they are not moths, only or even mainly, you think, as you think of them. especially as you think of those rough videos, of those days. the videos of those warm nights in Udzungwa when the children were small, moths came out of the dark air and forest in multitudes (lukuki), they entereed, you want to say: your consciousness, you want to say: forever, for good. you want to say how, the way Anna Karenina is in some way present to you, or Mrs Dalloway, as objects of thinking, objects that, when opened, can come to mind, those moths also entered: an anonymous plenitude.
situated learning, you think, could be exemplified by taking out some sheet, asking for a sheet and a borrowing a light and holding it up in the night, to the night, together with the others and somehow, in some way, creating an exposure to what will come. being ignorant of the insects, the locale and the seasons, you have no idea what will appear. being from another place, you are amazed - that to say: you are captivated - the light disrupts the night, quite crassly, perhaps, spoiling the darkness, the warm darkness, dark so warm and thick as to feel furry, velvety, membranous, with swirls of cooler air from time to time in places, as if you were swimming in warm water. you came all the way up from dar es salaam by the sea, travelling for days, you think, on that train - that creaking train with some bushes, you imagine, that had worn down to metal, so the train screeched and whined and the suspension, you imagine, caused the cars to bounce and come down with a loud shock. you all sat in that rending machine, which passed through the Selous, in and out of sleep, the way you do on trains, hot, gritty with sleep and oily skin, drinking warm water, going to the dining car for a rest, where you could sit at a yellow oilcloth and suddenly, out of the window, big animals could be seen running or standing with long necks or twisted, sinewy haunches. those animals were not still - they were half turning, breaking into a different gait. you pointed to them. everybody in the dining car with the yellow oilcloths would see and immediately point at them: those legendary animals.
moths collect, you are thinking, sitting here, insects of every description come to the sheet. the dark night is roughly disrupted and from the forest and the warm dark air: countless insects (wadudu lukuki) come. their wings buzz and hum and their legs and wings contact your skin. other things are forgotten for the time being. in order for this to occur, you think, you need to be on the edge of the Easternor Arc Moutains, one of the most biodiverse places anywhere on earth. you could be on the edge of a small woodland in South London. in similar ways, on these different edges, the forest, in its wildness that is not strictly wild, but, in some residual ways: actually wild - so it shows its wildness at these moments, at these edges, the way the Wild Things, in The Wild Things, show their teeth and their claws, showing their residual, innate wildness, to Max. insects come out of the forest which is a reservoir of biodiversity that escapes description - you can only skirt around it (but it is there - Garcia)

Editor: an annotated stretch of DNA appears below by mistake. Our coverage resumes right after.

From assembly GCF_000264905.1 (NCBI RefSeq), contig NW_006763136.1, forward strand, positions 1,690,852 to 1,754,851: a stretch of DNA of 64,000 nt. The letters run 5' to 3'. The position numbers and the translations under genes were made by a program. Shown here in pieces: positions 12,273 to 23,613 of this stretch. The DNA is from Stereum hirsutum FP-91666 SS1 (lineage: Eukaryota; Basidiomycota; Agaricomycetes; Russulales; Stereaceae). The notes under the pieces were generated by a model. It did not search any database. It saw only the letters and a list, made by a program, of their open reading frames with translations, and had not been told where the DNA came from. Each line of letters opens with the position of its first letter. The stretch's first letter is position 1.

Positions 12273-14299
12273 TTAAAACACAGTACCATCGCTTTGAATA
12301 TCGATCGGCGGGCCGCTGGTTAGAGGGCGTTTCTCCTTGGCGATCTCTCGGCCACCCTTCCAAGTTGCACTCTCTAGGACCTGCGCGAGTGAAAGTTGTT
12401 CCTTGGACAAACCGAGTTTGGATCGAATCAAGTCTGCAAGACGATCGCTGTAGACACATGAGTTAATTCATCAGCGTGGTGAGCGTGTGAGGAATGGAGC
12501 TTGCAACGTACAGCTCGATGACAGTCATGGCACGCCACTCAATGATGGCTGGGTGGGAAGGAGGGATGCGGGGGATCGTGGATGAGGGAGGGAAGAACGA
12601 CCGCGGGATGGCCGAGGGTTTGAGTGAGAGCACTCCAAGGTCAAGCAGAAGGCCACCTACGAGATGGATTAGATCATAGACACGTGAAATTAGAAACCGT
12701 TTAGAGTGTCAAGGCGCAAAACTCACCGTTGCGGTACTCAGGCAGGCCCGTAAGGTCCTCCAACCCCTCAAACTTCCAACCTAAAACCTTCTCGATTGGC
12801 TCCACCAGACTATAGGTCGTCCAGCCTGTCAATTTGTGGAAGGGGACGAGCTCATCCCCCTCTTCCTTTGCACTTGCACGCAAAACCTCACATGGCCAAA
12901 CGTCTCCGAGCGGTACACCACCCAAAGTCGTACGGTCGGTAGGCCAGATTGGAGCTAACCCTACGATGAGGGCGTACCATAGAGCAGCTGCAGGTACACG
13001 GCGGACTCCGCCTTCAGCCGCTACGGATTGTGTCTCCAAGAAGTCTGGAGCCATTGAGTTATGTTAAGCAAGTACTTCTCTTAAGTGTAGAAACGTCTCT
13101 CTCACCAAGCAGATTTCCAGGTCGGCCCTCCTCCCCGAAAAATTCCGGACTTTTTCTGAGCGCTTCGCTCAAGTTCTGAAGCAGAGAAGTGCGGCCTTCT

you learn these contradictions and incapacities of thinking at the same time as you learn, in situ, something about indeterminacy and diversity - something elating and multitudinous that eludes comprehension - that is something, you think, these are really somethings - ecstasies - Jonas Mekas could say - phases of flight, of assembling, of ephemeral collection - those of you who are there together
'Recognizing that text is intertext is one thing. Seeing that text is social space is another.. To say that it's a social space is to say that stuff is going on: people, things, are meeting there..' (Fred Moten)
species as event
phylla as multitudes
learning as performance
family as collective
forgetfulness as thinking
an area that not be entered but can be sensed
an area that can still be delineated and intuited in some ways
exhaustion of travelling
ecstasy of camping in the forest with small children
Video by Sam Baraitser Smith.
Andrew Alan Johnson: 'Pa Theuan' in An ecotopian lexicon by Matthew Schneider-Mayerson and Brent Ryan Bellamy, University of Minnesota Press 2019, p187.
W G Sebald: Austerlitz.
Paul Waring and Martin Townsend: Field Guide to the Moths of Great Britain and Europe, 3rd edition, London, Bloomsbury.
Paul Graeber: Direct Action: An ethnography, AK Press 2009, p372.
Alphonso Lingis: The Imperative, Indiana University Press 1998.
Tristan Garcia: Form and Object: A Treatise on Things, trans. Mark Allan Ohm and Jon Cogburn, Edinburgh University Press 2014.
Stefano Harney and Fred Moten: The Undercommons: Fugitive planning and black study, Minor Compositions 2013, p108.